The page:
The Silent Twins Movie Review
The Silent Twins Movie Review Metadata
The true story of June and Jennifer Gibbons is often studied in psychology classes at HBCU (Historically Black Colleges and Universities), mainly because there simply aren’t enough recorded cases of modern Black mental illness studies in real-time. The way The Silent Twins (2022) has been marketed, your average movie-goer might get vibes of Heavenly Creatures (1994) and The Dark Half (1993), with a smattering of The Shining (1980) from the trailers.
This is why I don’t watch trailers.
June (Leticia Wright) and Jennifer Gibbons (Tamara Lawrance) were identical twins born in the early 60s in the UK. Their creative spirit is showcased with their early reel-to-reel recordings and their zest for life seems infectious. Or it would be if the twins (in youth, played by Leah Mondesir-Simmonds and Eva-Arianna Baxter) spoke to anyone else but themselves. When in the company of others, they remained withdrawn and antisocial, refusing to make eye contact or speak with others. They mimicked each other’s movements and made a great effort to be left alone. The 60s and 70s were not known for their leaps in progressive child psychology, so first they were sent to a special needs school before ending up in Broadmoor, a notorious high-security asylum, after drug and alcohol arrests. Their complete reliance upon one another and their self-imposed isolation often led to the inability to stand each other’s company, culminating in violent outbursts. It was worse when they were separated, and they became depressed and catatonic. The Silent Twins is supposed to be a celebration (?) of their creative genius (maybe)and plucky determination (‽) in a world that fails to understand them.
For a nostalgic piece on mental illness and the plight of the UK’s offerings in terms of treatment, The Silent Twins is a reflective piece on the disturbing spiral of two very troubled children. Which is unfortunate, especially if you’re expecting some of the darker (albeit heavily fictionalized) aspects of their story to be portrayed. Think The Conjuring (2013) or maybe Wolf Creek (2005), or even and especially Heavenly Creatures. Yes, I was expecting a very stylized Black Heavenly Creatures.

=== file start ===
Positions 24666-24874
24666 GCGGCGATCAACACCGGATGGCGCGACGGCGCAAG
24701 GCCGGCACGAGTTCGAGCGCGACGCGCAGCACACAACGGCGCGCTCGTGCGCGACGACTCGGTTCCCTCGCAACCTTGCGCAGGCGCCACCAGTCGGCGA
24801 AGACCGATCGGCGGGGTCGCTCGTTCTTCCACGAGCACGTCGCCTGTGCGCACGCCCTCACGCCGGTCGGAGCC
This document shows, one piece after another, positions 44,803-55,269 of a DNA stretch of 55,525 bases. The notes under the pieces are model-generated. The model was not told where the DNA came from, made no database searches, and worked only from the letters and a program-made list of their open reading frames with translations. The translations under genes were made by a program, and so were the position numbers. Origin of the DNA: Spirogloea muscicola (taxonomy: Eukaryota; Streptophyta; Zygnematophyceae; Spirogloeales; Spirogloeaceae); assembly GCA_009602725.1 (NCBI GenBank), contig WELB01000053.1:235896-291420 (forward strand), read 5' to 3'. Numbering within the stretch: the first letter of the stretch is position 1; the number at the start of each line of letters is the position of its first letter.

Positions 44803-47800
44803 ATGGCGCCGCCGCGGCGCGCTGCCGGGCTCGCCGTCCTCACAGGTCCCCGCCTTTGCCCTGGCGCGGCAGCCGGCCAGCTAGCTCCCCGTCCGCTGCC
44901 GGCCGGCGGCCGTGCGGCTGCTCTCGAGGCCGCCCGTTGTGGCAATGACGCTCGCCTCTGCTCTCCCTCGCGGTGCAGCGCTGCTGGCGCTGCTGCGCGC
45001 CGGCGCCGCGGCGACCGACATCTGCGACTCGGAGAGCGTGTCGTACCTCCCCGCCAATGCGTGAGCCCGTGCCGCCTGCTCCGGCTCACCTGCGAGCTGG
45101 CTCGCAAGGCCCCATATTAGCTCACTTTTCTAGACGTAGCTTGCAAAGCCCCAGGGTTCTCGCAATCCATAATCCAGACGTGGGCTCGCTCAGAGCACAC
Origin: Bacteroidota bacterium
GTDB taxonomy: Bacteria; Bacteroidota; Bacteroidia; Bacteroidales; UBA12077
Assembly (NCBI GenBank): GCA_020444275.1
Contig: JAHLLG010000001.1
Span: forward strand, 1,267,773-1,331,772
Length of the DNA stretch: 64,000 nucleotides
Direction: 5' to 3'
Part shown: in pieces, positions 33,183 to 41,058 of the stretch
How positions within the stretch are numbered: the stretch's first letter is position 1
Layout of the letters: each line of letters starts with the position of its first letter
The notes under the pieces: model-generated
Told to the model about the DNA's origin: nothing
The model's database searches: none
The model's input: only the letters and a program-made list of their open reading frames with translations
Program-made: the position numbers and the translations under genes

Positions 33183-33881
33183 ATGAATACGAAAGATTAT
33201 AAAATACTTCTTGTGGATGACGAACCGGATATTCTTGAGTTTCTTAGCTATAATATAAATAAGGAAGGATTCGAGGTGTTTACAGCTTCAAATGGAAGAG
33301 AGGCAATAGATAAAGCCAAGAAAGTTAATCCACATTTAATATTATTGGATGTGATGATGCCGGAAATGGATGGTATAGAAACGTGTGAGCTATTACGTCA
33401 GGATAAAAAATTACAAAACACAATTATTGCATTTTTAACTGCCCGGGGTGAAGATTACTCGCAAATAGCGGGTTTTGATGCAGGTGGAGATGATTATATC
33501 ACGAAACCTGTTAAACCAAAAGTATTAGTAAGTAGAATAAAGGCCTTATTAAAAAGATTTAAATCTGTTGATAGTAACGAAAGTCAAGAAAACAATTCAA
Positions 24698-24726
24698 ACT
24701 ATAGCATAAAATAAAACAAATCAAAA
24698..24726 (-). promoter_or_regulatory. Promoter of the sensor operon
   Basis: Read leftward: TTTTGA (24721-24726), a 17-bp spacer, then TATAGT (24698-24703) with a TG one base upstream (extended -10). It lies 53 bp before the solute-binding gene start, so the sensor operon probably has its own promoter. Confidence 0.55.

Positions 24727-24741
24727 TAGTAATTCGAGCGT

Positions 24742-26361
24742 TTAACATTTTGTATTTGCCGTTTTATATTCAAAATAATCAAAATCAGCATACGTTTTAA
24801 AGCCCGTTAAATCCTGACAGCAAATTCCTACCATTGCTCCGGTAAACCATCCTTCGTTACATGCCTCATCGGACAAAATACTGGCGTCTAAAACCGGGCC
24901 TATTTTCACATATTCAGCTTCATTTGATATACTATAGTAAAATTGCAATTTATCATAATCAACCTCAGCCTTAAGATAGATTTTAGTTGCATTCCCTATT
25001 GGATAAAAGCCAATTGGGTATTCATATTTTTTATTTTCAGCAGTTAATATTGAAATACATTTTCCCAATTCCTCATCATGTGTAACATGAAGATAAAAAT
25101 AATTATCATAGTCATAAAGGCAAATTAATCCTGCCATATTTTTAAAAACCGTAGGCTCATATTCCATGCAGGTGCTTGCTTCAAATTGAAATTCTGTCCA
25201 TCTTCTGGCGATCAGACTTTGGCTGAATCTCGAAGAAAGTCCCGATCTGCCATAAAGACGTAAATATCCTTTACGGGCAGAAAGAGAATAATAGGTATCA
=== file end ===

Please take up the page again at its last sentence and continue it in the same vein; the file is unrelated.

From the standpoint of a biographical retelling of one of the most compelling stories of modern psychosis, it’s no great shakes either.
The Silent Twins softens before effectively erasing the impact of racism the children faced for being the only black family in their neighborhood. It’s given a few frames more for “little boys are horrid” rather than “this was likely a trigger”, so the constant bullying that likely led them to withdraw and only communicate with each other is ignored. To even the most casual observer, their selective language and communication appears to be a trauma response that developed into a full blown folie à deux, or shared psychosis, but screenwriter Andrea Siegel and director Agnieszka Smoczyńska seem to want to focus on the “magical aspect” of twin-speak, downplaying the treatment the Gibbons experienced at every level of professional outreach. Every aspect of their illness from the darkly creative playful side, to the drug and alcohol abuse, to the reenactments of the Twins’ poems and short stories is given a starry, soft hue of fantastical wonderment, lessening the impact of their mistreatment.
The constant undercurrent of anticipated dread lacks any real payoff. I don’t even want to talk about the final scene. You can almost hear the director brushing her hands with an “all better” attitude as the credits roll.
This was not the creative team to handle this story. Whitewashing two lives spent in torment, receiving the harshest punishment possible and lack of treatment for the sake of telling surreal stop-animation stories with enchanted purple felted birds and misshapen dogs is a little infuriating.
Okay, a lot infuriating.
If you have trouble understanding dialogue in loud movies, I highly suggest you grab a CaptiView for the theater or wait for the opportunity to watch this at home with subtitles (if you bother). The speech patterns of June and Jennifer, no doubt studied from early audio recordings, include a slight slurring compounded by an underbite. If you’re lousy with accents, you can give it up, as they make the twins’ sparse but very important dialog incoherent.
Which is a shame. The most important things June and Jennifer ever had to say, they said to each other, and the words are unintelligible.
The Silent Twins is a very important story to be told and it deserved better treatment than it received here. Even the tagline, “Imagination Will Set You Free” is not exactly the feel-good endorsement it thinks it is. It was a disappointment all around
The Silent Twins (2022) is rated R for sibling on sibling violence, underage drug and alcohol use, teenaged sexytimes, dark asylums, and self-harm.